Make no mistake, mains electricity still reigns supreme when it comes to lighting up cities, powering homes, and keeping essential services like hospitals running. Battery power has come on leaps and bounds in recent years (and is expected to continue doing so), but the prospect of a fully battery powered future still seems like a distant dream. This is the case for a number of reasons. Battery power, for one thing, is not 100% clean energy. Electric cars will eventually replace all polluting gas-powered vehicles, but they still need to charge up at charging stations. These draw on mains power, and this is power which, in turn, is often produced from fossil fuel power stations.
The Dream of Clean Batteries
Batteries themselves are far from magical power packs that supply energy with no environmental impact. Batteries need to be manufactured and filled with the energy they later dispense. This is not to say for a moment that increased use of batteries does not help.
Pale Blue Earth, an innovative startup out Utah, have developed USB rechargeable smart batteries that boast significantly higher power output and efficient charge cycles. This is an example of the type of technology making battery power more ubiquitous. In other words, it is the technology that sees batteries being used increasingly in situations where the grid power would have previously picked up the slack.
When the Grid Goes Down
Sadly, a fully battery-powered future is not really something that is seriously considered at the present time. Instead, focus is directed towards generating grid power from more sustainable and environmentally conscious sources. Hydroelectricity and nuclear power are two well-known examples of this. There is, however, one form of a battery-powered future that is very certainly being considered – the ability of an array of batteries to replace the grid whenever the grid fails.
The great advantage of batteries has always been that they can store power in reserve for as long as is needed. The power still needs to be generated and the batteries still need to be manufactured, but once that has been done, batteries are simply a reserve store of energy that can used in such situations where the grid fails. And it is currently a very hot topic whether this type of thing is feasible and, if not, whether it could be feasible in the near future. Even if it is feasible though batteries still have to compete with renewable energy plants dominance.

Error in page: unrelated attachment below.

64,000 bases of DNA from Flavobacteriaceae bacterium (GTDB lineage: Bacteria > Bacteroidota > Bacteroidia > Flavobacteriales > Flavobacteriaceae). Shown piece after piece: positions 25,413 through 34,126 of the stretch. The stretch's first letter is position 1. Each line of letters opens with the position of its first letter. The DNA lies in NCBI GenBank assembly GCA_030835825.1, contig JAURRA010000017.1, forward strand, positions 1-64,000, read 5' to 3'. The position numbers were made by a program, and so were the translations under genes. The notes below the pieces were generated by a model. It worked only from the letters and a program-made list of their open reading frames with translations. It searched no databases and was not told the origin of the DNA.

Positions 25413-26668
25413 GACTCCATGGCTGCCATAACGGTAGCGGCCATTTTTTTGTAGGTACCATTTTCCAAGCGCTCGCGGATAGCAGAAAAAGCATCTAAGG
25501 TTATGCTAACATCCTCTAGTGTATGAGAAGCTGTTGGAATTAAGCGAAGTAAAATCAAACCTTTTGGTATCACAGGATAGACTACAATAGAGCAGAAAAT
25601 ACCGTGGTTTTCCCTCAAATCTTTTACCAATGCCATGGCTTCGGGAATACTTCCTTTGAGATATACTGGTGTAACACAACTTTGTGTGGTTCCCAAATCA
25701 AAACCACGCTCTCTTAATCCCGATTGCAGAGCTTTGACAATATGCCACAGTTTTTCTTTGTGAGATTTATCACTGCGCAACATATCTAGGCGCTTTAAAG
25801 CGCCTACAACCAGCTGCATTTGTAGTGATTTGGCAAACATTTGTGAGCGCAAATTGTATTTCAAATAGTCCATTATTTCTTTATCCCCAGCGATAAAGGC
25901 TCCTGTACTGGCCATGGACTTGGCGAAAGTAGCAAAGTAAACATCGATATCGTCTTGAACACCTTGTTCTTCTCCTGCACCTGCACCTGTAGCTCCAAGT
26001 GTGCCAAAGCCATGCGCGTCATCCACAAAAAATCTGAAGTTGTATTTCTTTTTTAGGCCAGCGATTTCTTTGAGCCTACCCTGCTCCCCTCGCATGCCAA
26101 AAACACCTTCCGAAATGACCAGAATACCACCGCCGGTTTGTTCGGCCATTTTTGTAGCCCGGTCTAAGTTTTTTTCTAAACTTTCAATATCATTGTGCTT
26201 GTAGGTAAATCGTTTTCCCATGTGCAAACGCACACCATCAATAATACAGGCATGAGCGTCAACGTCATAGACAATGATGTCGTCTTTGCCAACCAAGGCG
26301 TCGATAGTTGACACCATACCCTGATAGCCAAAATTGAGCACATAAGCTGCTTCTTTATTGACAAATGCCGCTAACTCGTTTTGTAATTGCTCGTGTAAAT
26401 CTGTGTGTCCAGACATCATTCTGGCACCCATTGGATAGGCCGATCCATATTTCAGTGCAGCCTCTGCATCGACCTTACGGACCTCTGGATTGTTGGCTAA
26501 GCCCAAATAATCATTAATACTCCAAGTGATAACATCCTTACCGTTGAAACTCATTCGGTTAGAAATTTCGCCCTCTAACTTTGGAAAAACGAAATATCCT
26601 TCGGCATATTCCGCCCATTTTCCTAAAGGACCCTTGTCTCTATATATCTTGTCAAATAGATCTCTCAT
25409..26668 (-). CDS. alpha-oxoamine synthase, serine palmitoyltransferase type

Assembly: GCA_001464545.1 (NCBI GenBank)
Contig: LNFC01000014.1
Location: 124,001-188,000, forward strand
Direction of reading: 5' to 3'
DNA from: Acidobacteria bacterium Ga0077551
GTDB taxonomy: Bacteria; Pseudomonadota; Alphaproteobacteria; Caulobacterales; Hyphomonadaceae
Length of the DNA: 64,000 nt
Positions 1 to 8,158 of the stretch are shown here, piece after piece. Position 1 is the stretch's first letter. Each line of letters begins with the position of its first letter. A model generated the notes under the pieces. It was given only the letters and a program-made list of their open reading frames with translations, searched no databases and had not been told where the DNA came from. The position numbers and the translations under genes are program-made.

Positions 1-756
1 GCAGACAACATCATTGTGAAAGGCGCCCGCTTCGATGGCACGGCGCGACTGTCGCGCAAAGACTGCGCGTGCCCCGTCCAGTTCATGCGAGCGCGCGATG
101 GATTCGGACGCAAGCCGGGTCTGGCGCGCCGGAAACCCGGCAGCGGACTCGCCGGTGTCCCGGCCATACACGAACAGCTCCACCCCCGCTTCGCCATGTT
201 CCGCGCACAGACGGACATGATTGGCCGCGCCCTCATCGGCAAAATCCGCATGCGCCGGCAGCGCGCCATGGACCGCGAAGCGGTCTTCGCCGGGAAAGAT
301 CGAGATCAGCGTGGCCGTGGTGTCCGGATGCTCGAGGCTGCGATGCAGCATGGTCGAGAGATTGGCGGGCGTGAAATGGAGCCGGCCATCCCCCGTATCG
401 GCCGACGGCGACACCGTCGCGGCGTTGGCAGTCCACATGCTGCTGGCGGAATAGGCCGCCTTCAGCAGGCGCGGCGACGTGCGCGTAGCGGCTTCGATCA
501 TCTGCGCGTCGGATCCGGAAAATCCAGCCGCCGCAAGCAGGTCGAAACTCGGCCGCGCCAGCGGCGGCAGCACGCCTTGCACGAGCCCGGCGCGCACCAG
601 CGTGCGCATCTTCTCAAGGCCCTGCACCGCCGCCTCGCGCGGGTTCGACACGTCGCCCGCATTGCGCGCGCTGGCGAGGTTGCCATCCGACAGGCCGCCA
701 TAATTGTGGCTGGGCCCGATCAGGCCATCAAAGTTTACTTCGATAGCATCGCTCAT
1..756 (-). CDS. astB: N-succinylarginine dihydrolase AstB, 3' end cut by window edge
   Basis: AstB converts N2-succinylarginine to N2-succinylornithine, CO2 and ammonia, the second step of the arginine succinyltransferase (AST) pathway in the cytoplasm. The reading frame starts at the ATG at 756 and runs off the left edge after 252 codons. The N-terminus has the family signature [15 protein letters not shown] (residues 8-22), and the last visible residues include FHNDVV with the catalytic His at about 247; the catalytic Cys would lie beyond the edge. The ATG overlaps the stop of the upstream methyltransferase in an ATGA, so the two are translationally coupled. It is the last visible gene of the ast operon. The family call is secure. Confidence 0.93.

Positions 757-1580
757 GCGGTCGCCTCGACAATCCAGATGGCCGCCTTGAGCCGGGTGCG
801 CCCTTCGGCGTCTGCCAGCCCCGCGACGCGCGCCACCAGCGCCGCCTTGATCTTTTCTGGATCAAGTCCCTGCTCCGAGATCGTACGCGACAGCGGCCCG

The Numbers Involved
There is no doubt that the technology certainly exists to create a battery fleet large enough to replace grid power if it fails. But of course, the deciding factor is simply how much power would be required to make this possible.
It might be worth looking at a single example. The state of California is considered one of the most progressive places on the planet when it comes to clean energy. Indeed, the state’s government has a goal to rely 100% on clean energy by the year 2045. Were the state of California to rely on battery power for one year, those batteries would have to be capable of producing 277,704 gigawatt-hours over that time. This is a figure far beyond the capacity of battery power at the moment, so the 100% battery-powered future doesn’t seem likely anytime soon.
This does not mean that a fleet of batteries could not be at the ready for use in the event of power outages. That is certainly possible, but with efforts towards clean energy taking priority, we might be waiting some time for it to become a reality.